This weekend was the 30th anniversary of John Hughes’ high school coming of age drama The Breakfast Club, and I wouldn’t be a self respecting Gen X-er if I hadn’t forced everyone in the house under the age of 20 to watch it with me.
And by “force” I mean “promised we could eat dinner in the living room if I got to pick the entertainment.”
Our audience included my teenage and pre teen sons, and two sixteen year-old exchange students: Hanna, my little kitchen organizer, whom you’ve met, and Julia from Russia.
This was going to be good. I’d get all kinds of material in our post movie discussion about which to write. I was mentally doing that little finger-twiddling thing, the universal hallmark of maniacal schemers and bloggers.
Colin asked whether the movie was hugely popular at the time. I couldn’t remember. It could have been that or the fact it was later released on cable so we could watch it a bazillion times that summer. I looked it up. It was number three that year after Back to the Future and The Goonies, either of which by virtue of the comparable lack of profanity and smoking may have been more appropriate for the twelve year-old member of our audience.
Oh well, the things we do in the name of nostalgia. And blog fodder.
So … fast forward to the ending credits and my getting a little verklempt over that scene where Molly Ringwald gives her diamond earring to Judd Nelson and everyone is supposed to sigh because maybe there WILL be peace on earth, if high school princesses and scofflaws can find common ground.
“What did you all think?” I said with a nervous smile and a shrug, as if I was responsible for bringing the dang movie into being for crying out loud.
“It was weird.”
“I thought David Bowie was in this movie.”
“Eight hours of detention a Saturday, what’s that supposed to accomplish?”
“We still have those card catalogues in my school library.”
“I like it, mom.”
People. Seriously. We could have had a more interesting conversation about Mad Max Beyond Thunderdome, MY personal favorite from 1985. Doesn’t “Neo Maxi Zoom Dweebie” hit a nerve for anyone anymore?
Apparently adolescent angst circa 1985 is not the conversation topic du jour with today’s teen set.
Among the lists of things I didn’t know about The Breakfast Club that have recently been circulating on this auspicious anniversary of the classic was the fact that the movie was originally envisioned as a launch for a series of spinoffs dedicated to each of the characters.
Which got me thinking about where each of them would be today.
I posed this question to the kids later – still hoping for good conversation – and they postulated about careers as science teachers turned meth producers, or mafia hit men. Such was the scope of their imagination. I prefer a little more elaboration. And so I give you …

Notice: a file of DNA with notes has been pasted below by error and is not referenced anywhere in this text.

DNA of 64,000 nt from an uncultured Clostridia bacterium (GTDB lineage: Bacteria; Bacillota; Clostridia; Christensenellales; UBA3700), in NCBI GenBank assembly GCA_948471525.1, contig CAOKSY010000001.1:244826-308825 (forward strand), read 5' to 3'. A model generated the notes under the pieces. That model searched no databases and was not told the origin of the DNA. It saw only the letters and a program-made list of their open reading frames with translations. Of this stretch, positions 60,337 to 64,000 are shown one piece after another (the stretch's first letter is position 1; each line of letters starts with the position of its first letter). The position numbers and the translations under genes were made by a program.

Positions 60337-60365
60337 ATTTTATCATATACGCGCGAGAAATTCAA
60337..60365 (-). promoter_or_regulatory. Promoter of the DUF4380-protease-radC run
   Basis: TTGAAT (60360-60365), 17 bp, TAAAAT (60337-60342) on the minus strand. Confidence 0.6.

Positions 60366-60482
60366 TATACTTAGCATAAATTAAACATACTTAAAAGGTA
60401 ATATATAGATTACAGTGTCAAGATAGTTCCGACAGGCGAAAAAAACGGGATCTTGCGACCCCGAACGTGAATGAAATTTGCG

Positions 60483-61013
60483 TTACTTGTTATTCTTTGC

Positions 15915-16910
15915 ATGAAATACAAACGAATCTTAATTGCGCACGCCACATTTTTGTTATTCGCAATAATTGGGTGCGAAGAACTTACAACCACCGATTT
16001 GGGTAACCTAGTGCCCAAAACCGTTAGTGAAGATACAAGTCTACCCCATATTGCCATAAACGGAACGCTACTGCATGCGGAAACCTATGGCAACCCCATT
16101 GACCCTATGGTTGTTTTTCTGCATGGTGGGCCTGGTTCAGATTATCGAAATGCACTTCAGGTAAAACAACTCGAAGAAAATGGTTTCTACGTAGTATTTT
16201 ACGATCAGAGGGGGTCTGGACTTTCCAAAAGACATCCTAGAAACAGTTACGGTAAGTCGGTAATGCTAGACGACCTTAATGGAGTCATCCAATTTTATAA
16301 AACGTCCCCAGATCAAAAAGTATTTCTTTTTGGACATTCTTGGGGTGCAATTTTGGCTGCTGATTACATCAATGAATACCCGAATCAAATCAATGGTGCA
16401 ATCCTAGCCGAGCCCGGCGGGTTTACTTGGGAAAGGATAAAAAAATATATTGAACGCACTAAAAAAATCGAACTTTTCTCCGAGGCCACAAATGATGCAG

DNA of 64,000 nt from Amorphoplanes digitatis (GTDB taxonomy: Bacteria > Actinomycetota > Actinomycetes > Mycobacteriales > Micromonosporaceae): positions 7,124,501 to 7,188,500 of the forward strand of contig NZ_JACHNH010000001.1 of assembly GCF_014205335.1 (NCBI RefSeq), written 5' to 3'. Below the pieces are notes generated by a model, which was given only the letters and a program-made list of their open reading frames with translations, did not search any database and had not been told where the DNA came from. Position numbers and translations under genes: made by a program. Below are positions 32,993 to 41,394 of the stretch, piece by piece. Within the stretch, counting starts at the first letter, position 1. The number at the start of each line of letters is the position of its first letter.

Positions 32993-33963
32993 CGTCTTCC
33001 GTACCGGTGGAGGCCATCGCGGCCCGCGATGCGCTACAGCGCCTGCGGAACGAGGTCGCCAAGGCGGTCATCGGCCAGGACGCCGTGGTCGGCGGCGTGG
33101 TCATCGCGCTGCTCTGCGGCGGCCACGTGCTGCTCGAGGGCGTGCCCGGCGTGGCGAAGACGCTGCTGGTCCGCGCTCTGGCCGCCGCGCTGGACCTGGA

The Breakfast Club: Where Are They Now?
John Bender – We all knew things weren’t going to go well for TBC’s bad boy, didn’t we? Immediately following the Saturday detention episode chronicled in the movie, Bender drops out of school and hawks Allison’s diamond to buy a motorcycle. He works odd jobs in various locations and gets by, always one step ahead of the law. After a particularly harrowing episode in which he sets his shoe on fire to light a cigarette, but also accidentally ignites his faux leather chaps, Bender returns home, kicks his neglectful parents to the curb, and enlists his former teacher and onetime nemesis Richard Vernon to create a home for wayward boys and erstwhile circus performers, teaching them the fine art of navigating through public buildings via duct space.
Andrew Clark – His aspirations for an athletic scholarship thwarted by a random drug test exposing his one-time dalliance with Mary Jane on that fateful Saturday, Andrew schleps his way through college via the more traditional route, earning a degree in education, and becoming a high school history teacher. For extra money he assists with the school wrestling team. He marries, puts on a few pounds and loses his hair. He and his wife have four children. All girls. None is interested in high school athletics.
Clair Standish – Miss popularity marries well after earning her degree in fashion merchandising. She manages to be fairly happy through twenty years taking care of children and attending PTA meetings, until her husband is indicted in a financial pyramid scheme in 2008, after which she divorces and makes her way as a specialized cosmetologist, instructing strippers and pole dancers in the application of lipstick with one’s cleavage as a stage act.
Brian Johnson – Our academic overachiever graduates summa cum laude from MIT and goes on to develop a computer software empire in Seattle. In his spare time he volunteers for the local community center, teaching gun safety.
Allison Reynolds – After a breakout performance art piece in which she slathers herself in Cheez Whiz and rolls in discarded toenail clippings, and the resulting (quite understandable) outrage from the processed cheese industry, Allison achieves a level of notoriety akin to Andy Warhol and is quite sought after by the anti-artificial-dairy-products faction. Uncomfortable with the spotlight, she changes her name to the number 8, marries her ferret, Linus, and takes up residence on a garbage schooner off the coast of Sri Lanka.
None of the group makes the time to return to Shermer, Illinois for their 30th High School reunion.
Don’t dis The Breakfast Club, even it it didn’t include David Bowie. And a vote is much appreciated.
Photo by: Nana B Aeigy